By Study, By Faith: Extending the Vision of Women’s Education

The Faculty Women’s Association and the Theater & Media Arts Department released a series of short films featuring women working at BYU, a project started in 2014 to encourage young women to stay in college, expand their vision of higher education and recognize the blessings that come from lifelong learning.

PROVO, Utah (Jan. 23, 2015)—Is going to graduate school incompatible with being a wife and mother? Barbara Smith, president of the Faculty Women’s Association (FWA), along with Theater & Media Arts Department chair Amy Jensen and associate chair Tom Lefler, worked with a group of all-female student filmmakers at BYU to show the value of higher education to enhance marriage and motherhood in a web series entitled By Study, By Faith.

To commence the film’s premiere, Smith encouraged students and faculty in attendance to look for common threads throughout the series – threads that she believes came through loud and clear in each of the interviews.

“One of those threads,” said Smith, “is that a loving Heavenly Father has given us precious time in mortality to learn, grow and progress toward exaltation. Our parents, teachers, leaders and prophets have all counseled us to get as much education as possible.”

Another thread Smith highlighted was that learning enables us to develop desirable attributes and capabilities that allow us to serve more effectively in our families, communities and employment settings.

IMG_2867“Setting and achieving goals related to education will allow you to be much better at fulfilling your life’s work and mission,” she concluded.

During a question and answer period between viewings of the films, a number of the women interviewed for the web series explained what motivated their participation in the project and how their education and dedication to lifelong learning has enabled them to serve effectively.

“It’s really important to share experiences,” said BYU history professor Jenny Hale Pulsipher. “When we hear each other’s stories, it gives us the courage to try a path that might be similar or might be different.”

In Pulsipher’s own film, she acknowledged the challenge young women face in our culture when it comes to making decisions about academic pursuits and the desire to have children and raise a family. Pulsipher stressed that young women feel that these two paths are incompatible, when in reality they are not.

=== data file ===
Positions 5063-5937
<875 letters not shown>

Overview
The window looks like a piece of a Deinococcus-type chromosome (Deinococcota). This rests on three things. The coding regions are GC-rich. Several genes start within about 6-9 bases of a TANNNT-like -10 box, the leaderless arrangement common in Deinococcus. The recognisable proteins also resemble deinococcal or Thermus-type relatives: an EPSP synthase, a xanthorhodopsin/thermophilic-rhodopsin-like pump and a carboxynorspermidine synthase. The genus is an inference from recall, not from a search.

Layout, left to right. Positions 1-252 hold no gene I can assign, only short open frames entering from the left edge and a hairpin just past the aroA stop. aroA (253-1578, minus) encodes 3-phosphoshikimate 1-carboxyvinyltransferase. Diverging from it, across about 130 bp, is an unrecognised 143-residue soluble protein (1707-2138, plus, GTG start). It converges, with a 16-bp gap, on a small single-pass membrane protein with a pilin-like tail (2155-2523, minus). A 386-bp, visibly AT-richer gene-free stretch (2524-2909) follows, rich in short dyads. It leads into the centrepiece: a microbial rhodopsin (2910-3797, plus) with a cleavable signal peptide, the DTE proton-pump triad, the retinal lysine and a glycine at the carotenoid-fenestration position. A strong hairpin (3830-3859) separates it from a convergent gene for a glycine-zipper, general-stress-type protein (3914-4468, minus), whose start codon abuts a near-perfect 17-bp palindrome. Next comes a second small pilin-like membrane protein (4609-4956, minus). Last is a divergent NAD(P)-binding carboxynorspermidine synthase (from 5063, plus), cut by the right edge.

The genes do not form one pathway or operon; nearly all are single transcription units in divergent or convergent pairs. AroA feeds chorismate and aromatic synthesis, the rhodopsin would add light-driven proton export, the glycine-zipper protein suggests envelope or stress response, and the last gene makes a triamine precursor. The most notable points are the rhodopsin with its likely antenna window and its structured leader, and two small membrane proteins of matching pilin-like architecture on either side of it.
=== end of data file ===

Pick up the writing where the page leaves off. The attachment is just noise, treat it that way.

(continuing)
Sociology professor Renata Forste, another female faculty member featured in the project, said that over the twenty years she has been a faculty member at BYU she has seen hopeful changes in the attitude toward women and education.

“Women care more about their education, and more young men are supportive in recognizing the importance of education – not just for themselves but for a future spouse or a sister,” said Forste. “I think attitudes are changing, and it’s very exciting to be a part of that, to be energized by the enthusiasm that I see in young people.”

Jensen, one of the executive producers and faculty mentors of the project along with Tom Lefler, shared how touched she was as she watched how the film students involved in the project were influenced by the experiences they had in the process of interviewing and filming the faculty women.

IMG_2880“We’ve watched their faces and heard their words over and over for hours and hours,” said Jensen of the students’ involvement in editing and creating the film. “I know for a fact that their lives are changed. One of them decided she was confident enough to go to graduate school because of this. That’s enough for me.”

That student was Coco Mack, a student director and editor on the film project. Mack said that before the project began she had been in need of mentoring but was unsure how to express it. When everything came together and she was invited to work on the project, she had no idea that it would later answer her questions and give her the direction she needed.

“I decided because of these stories that I could go to graduate school and that I could do more than I had imagined for myself before,” said Mack. “I feel like I was able to find the counsel that I needed and the courage and the inspiration to take my life in a direction that I hadn’t previously thought about.”

She concluded, “These stories are like living scripture to me. As I listened to the stories of these women, I felt like God was talking to me, and I wanted to keep listening. I hoped that as I contributed in any way that I could that others would feel the same way, that God was reaching out to them, using these incredible women to give them a message.”

By Study, By Faith is a series of 10 short films that explore the educational journeys of 10 women who work at BYU. The purpose of these films is to encourage young women to continue to pursue higher education and validate their academic and vocational goals.

The web series and other stories about BYU faculty women’s educational journeys can be accessed at These films and stories are meant to be shared with family and friends to encourage women to continue to pursue higher education and lifelong learning.

For more information, visit

—Sylvia Cutler (B.A. English ’17)